Youngsters sometimes confront this hard world too soon, coming away scarred or stronger. In Wright’s debut literary fiction, teenage James Bonham meets evil one summer.
In an era when The Doors are on the radio and fans believe Elvis has grown too fat, James discovers his cousin, Lee Ann, on his grandmother’s doorstep, nearly frozen and shocked into muteness. James, his father dead, lives with Gram. His mother, Leah, had moved them from Jacksboro, Texas, to Dallas, only to take up with a boyfriend, Jack, who fancied himself a boxer and used James as a practice punching bag. James and Lee Ann (daughter of Leah’s sister, Rachel, and known as L.A. to the family) are almost the same age, old enough to drive, and great friends who are protective of one another. Wright’s gift is superb characterization. Churchgoing Gram is firm, loving, accepting and solidly independent. Gram’s dear friend Dr. Kepler taught at Southern Methodist but lost all faith when her family was sent to Hitler’s ovens. Incidental characters sparkle, like Colossians Odell, a half-mad, street-dwelling basso profundo, and Froggy, neighborhood store clerk. L.A., “something hard and dangerous in her eyes,” has been sexually abused by her father, Cam. That damage, and the childhood abuse of Rachel and Leah that still echoes, play out against the murders of three teenage girls. One body, mutilated and staged, is discovered by L.A. and James. Other threads blend into the complex narrative. James desperately wants Diana Chamfort, whose father, Don, is a Dallas police lieutenant leading the murder investigation. James’ friend, Dee, a “gentle boy” with artistic talent, is relegated to military school with tragic results. Told from James’ point of view, the story moves along believably as James is confused and overwhelmed by family crises, danger from the serial killer and his sexual desire for Diana, only to ultimately learn: “Maybe the big plan didn’t call for people being entitled to explanations.”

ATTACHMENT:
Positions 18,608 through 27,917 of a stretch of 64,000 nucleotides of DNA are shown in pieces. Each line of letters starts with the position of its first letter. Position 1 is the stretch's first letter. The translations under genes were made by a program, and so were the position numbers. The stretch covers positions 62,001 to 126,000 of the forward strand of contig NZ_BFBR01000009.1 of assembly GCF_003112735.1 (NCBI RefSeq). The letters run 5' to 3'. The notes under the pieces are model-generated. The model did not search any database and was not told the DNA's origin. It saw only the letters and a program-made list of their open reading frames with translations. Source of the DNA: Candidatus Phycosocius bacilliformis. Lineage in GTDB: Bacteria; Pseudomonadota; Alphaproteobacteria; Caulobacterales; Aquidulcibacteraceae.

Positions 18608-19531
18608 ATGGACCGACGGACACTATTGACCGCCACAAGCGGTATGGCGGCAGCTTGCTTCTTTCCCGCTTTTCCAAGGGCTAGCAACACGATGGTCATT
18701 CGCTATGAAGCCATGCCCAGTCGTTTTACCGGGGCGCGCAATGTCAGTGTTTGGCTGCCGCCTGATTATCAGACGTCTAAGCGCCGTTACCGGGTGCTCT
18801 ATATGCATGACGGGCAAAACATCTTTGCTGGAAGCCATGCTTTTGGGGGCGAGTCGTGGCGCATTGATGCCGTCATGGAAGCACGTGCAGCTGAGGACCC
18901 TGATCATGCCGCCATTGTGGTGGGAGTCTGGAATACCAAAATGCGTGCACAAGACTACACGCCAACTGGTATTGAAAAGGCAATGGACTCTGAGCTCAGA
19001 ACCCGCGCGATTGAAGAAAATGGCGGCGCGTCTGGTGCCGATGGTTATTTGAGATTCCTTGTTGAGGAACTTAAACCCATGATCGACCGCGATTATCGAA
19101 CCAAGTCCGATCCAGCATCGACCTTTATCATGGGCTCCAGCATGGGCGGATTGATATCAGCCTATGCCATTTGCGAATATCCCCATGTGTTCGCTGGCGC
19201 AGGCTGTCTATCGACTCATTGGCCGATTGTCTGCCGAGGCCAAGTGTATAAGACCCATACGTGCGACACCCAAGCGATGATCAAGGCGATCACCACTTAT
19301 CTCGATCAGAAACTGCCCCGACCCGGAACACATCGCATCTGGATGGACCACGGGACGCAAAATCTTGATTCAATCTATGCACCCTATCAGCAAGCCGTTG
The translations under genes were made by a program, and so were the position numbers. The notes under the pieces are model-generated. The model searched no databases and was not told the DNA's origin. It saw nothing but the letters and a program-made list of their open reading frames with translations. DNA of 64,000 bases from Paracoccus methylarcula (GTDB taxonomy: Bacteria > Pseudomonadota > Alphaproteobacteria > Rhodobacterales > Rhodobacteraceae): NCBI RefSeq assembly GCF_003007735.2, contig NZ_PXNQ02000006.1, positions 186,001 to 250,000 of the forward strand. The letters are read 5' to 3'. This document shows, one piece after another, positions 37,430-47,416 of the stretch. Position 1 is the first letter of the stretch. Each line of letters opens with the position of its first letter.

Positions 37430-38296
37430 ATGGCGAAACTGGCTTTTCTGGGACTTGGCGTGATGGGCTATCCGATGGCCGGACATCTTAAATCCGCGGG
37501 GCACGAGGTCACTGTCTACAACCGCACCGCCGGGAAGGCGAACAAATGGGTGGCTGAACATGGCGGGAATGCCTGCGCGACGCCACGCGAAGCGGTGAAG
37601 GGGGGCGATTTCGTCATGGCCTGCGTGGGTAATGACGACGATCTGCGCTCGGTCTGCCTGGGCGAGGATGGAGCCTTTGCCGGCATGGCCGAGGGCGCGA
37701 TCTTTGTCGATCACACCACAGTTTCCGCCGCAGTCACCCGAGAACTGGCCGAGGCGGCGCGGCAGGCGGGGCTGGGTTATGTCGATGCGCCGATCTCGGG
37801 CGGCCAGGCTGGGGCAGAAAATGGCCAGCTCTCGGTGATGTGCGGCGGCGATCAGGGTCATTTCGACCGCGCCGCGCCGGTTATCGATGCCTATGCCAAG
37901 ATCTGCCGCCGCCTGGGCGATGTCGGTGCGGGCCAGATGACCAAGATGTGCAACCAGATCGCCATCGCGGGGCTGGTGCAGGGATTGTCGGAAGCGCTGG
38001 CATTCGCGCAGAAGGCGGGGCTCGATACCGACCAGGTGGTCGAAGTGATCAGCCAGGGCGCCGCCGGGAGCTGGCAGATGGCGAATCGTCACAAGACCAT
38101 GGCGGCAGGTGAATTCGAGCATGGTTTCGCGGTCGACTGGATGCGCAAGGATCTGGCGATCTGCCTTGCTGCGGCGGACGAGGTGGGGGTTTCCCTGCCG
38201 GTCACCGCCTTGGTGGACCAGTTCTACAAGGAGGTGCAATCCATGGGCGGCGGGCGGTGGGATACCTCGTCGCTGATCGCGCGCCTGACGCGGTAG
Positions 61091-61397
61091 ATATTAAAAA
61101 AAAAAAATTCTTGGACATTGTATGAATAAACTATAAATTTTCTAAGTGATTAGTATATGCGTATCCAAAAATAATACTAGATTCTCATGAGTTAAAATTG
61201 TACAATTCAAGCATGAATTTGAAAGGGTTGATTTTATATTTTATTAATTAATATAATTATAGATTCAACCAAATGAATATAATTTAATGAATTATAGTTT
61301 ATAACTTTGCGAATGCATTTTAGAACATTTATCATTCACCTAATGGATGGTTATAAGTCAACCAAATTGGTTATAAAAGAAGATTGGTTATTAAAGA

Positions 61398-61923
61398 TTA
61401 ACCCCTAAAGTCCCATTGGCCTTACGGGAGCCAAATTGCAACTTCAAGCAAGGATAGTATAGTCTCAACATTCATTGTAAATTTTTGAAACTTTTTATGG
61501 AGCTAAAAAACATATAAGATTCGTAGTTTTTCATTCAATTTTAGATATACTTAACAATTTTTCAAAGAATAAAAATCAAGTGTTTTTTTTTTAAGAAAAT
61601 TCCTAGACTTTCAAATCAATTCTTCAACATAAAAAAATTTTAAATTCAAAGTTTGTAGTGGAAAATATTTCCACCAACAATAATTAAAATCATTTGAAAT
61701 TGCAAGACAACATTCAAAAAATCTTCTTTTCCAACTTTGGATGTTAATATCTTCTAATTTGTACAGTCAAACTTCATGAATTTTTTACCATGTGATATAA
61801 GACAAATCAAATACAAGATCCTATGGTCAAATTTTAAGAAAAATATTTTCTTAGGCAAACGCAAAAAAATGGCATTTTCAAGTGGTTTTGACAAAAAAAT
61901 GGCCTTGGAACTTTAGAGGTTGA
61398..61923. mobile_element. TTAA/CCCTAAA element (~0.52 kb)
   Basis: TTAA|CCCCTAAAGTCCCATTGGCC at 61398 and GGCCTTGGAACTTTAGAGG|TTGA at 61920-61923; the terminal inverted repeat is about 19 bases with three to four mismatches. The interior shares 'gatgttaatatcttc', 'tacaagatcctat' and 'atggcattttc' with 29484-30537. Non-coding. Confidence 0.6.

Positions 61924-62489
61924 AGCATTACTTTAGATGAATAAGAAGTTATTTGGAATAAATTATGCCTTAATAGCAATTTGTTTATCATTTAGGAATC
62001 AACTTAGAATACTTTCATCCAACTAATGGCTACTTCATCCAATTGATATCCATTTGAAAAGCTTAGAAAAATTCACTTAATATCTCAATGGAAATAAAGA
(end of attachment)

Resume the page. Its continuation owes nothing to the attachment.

A lyrical and realistic study of innocence lost.